Sampling for groundwaters was carried out on six field trips - four to northern/northwestern India and two to central India. Samples during these trips were collected from the existing hand pumps and tube wells. Unlike central India, groundwaters in the northern region were invariably anaerobic. Although these expeditions provided valuable information on the distribution of dissolved N species including nitrous oxide, incubation experiments yielded low denitrification rates, except when the water was turbid. Since the denitrifiers were obviously particle-associated, experimental bore wells were dug at three sites for sampling of water along with the soil. One of these sites was located in a thickly-populated locality of Amroha, a typical medium-sized town situated in the alluvial plain of northern India; the other two sites were outside the town. At all the three sites, high denitrification activity was measured down to the maximum depth of sampling (~50 m). However, while at the two rural sites denitrification led to pronounced depletion of nitrate (generally < 10 µM), high concentrations (> 300 µM) persisted below 30 m at the urban location. These data indicate that while denitrification can efficiently remove a large part of N added to the groundwater through agricultural activities in rural northern India, such is not the case in some urban areas, presumably due to very high municipal loading.

3. Nitrogen cycling in Lonar Lake

The Lonar Lake is a brackish, alkaline lake (depth < 7 m) located in central India. Under this project, we studied biogeochemistry of this lake for the first time. On six visits to the lake during different seasons from 2008 to 2011, the water was always found to be anoxic (sulphidic) below 1-2 m. Despite the high inputs of nitrate through groundwater and sewage discharge from Lonar town, the nitrate+nitrite concentrations were generally close to the detection limit even in the well-oxygenated surface layer. Incubation experiments carried out on all occasions yielded very high potential denitrification rates in anoxic waters when 15NO3 was used as a substrate, but surprisingly not with 15NO2. However, high DNRA activity was measured in both cases, which is supported by the results of molecular analysis. Due to the high pH of water (~10), a large fraction of ammonia produced from sulphate reduction and DNRA should be in the unprotonated NH3 form, the emission of which should be an important pathway of fixed N loss from the lake.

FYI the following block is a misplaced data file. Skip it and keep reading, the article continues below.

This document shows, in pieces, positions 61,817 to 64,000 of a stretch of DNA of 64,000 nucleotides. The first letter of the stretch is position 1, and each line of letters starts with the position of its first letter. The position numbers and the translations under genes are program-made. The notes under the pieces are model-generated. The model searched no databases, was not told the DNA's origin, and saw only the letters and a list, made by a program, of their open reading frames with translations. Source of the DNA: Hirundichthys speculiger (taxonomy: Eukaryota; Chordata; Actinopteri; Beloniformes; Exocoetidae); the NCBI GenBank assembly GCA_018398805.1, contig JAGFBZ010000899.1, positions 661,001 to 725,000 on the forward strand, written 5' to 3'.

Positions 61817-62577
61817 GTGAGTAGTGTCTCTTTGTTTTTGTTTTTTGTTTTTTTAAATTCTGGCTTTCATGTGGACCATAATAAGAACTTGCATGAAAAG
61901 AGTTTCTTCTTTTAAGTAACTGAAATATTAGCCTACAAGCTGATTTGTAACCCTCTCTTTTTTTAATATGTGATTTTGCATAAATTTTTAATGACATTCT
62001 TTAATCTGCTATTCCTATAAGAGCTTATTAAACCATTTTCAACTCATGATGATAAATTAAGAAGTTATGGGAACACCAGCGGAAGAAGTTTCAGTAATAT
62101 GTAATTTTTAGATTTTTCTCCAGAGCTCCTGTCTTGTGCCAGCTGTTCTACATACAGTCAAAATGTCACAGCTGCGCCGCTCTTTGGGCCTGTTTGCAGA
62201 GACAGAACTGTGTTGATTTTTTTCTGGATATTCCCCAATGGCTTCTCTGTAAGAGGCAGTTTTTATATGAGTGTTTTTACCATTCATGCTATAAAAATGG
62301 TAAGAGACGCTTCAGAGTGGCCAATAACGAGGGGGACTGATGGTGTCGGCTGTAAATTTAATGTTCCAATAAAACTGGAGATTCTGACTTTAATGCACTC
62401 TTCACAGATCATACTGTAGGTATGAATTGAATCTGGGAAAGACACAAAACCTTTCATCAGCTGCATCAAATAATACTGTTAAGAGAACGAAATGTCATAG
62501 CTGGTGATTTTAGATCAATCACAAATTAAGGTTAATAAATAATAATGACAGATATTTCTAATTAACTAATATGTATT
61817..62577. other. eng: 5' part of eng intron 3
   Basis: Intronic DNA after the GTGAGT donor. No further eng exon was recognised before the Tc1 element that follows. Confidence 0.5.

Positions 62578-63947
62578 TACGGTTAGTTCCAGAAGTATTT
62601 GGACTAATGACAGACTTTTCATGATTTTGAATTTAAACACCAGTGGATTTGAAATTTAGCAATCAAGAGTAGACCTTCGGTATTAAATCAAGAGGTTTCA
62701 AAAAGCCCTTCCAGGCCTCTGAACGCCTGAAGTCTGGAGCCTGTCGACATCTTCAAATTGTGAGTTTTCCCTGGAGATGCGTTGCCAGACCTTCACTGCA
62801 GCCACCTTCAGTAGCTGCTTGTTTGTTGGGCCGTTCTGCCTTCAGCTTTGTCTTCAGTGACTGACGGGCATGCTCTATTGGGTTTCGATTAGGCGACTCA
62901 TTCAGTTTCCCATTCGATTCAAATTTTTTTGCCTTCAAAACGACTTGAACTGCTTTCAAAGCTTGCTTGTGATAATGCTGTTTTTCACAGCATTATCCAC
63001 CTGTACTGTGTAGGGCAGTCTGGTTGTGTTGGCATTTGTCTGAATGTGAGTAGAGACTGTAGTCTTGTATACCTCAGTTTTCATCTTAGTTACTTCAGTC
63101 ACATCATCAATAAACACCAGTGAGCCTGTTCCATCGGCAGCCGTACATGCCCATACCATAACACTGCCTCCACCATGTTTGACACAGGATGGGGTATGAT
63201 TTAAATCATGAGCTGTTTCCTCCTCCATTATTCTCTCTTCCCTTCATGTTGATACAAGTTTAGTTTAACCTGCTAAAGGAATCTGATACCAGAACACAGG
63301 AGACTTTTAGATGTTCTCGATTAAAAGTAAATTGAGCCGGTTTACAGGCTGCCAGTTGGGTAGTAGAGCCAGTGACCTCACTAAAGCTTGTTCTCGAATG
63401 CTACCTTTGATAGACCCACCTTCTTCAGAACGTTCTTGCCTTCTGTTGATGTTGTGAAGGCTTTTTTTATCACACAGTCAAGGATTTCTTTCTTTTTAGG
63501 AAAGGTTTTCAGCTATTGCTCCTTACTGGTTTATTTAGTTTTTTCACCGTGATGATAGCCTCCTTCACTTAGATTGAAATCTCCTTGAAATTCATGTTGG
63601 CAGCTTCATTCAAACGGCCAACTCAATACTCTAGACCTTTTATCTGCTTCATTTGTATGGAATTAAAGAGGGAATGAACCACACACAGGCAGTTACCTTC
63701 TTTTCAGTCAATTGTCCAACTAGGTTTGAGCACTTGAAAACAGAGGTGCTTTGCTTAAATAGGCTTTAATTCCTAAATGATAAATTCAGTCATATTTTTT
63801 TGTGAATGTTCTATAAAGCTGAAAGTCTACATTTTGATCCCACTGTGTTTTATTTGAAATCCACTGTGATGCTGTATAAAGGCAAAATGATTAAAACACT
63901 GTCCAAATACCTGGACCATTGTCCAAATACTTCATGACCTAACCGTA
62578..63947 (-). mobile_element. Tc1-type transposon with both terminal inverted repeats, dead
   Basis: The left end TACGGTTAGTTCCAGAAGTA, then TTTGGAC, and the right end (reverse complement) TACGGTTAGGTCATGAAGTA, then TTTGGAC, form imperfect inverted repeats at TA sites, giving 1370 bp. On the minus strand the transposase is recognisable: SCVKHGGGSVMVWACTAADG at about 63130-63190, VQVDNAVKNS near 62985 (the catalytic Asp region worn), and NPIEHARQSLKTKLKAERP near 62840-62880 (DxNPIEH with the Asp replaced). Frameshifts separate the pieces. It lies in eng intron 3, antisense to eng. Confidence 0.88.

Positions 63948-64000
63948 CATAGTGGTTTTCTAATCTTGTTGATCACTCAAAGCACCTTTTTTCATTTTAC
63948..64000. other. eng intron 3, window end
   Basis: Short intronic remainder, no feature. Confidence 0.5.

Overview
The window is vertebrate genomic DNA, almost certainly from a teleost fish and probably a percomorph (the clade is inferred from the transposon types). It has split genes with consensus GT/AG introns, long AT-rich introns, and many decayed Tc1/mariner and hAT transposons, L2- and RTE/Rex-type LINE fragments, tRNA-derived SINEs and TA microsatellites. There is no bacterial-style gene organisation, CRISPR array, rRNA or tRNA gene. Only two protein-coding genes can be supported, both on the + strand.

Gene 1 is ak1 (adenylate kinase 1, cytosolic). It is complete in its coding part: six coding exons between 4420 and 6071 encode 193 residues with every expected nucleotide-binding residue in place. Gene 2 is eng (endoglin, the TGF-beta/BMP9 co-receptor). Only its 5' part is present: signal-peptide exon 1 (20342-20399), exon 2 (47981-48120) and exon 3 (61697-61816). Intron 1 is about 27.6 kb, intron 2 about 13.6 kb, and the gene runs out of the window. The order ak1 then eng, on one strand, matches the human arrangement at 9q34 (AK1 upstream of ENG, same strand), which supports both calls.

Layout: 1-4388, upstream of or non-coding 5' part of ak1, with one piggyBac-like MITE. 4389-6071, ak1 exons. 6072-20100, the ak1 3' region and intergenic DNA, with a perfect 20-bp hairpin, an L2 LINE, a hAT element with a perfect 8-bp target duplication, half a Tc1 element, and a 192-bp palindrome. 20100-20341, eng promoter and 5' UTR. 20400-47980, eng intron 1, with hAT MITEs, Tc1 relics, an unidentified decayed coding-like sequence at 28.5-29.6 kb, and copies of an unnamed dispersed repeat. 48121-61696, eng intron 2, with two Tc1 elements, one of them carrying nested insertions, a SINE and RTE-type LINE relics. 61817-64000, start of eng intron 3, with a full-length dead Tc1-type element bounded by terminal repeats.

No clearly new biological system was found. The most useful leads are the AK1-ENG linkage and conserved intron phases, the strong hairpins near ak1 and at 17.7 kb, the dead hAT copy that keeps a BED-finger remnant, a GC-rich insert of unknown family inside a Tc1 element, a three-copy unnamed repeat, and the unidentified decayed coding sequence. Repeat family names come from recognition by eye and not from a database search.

4. Nitrogen cycling in coastal waters

The world’s largest naturally formed coastal low-oxygen zone develops over the western Indian shelf every summer as a combined consequence of weak upwelling and freshwater run-off from land. It is believed that the oxygen deficiency has intensified in recent years due to enhanced anthropogenic nutrient loading from land. This is manifested by the prevalence of sulphidic conditions in bottom waters over the inner shelf during late summer/early autumn. However, redox N transformation rates have not been previously measured in these waters. Under this project we generated data on denitrification and anammox rates during the period of oxygen depletion for four years (2008-2011). The observations were made covering a wide latitudinal range from off Mumbai to off Calicut, although repeat measurements were made only off Goa (all years), off Karwar (2009-2011) and off Mangalore (2008-2011). Incubation results revealed denitrification rates that are the highest ever reported from any marine system, but these were largely confined to a narrow band close to the coast. Anammox rates were much lower and DNRA, measured on selected samples, was not detectable. The data suggest an active coupling between the N and sulphur cycles. This is being followed up by ongoing molecular analysis.

Potential impact

Conclusions and potential socio-economic/societal relevance of the project

The most important result of the project is that the presence of methane stimulates reactive N loss from Indian freshwater reservoirs controlling eutrophication as well as further methane build-up. In groundwaters of the Indo-Gangetic Plain, high denitrification rates greatly reduce nitrate levels in rural areas, but in some thickly populated urban areas, N loss through denitrification does not seem to keep pace with high municipal loading. These results have high societal relevance because the processes studied determine the quality of drinking water. Unusual N cycling was observed in the Lonar Lake, and an active coupling between redox N and S cycles is revealed by data from the Indian shelf that houses the largest naturally-formed shallow low oxygen zone. As the latter has turned sulphidic in recent years, the results are of considerable biogeochemical, climatic and socio-economic significance.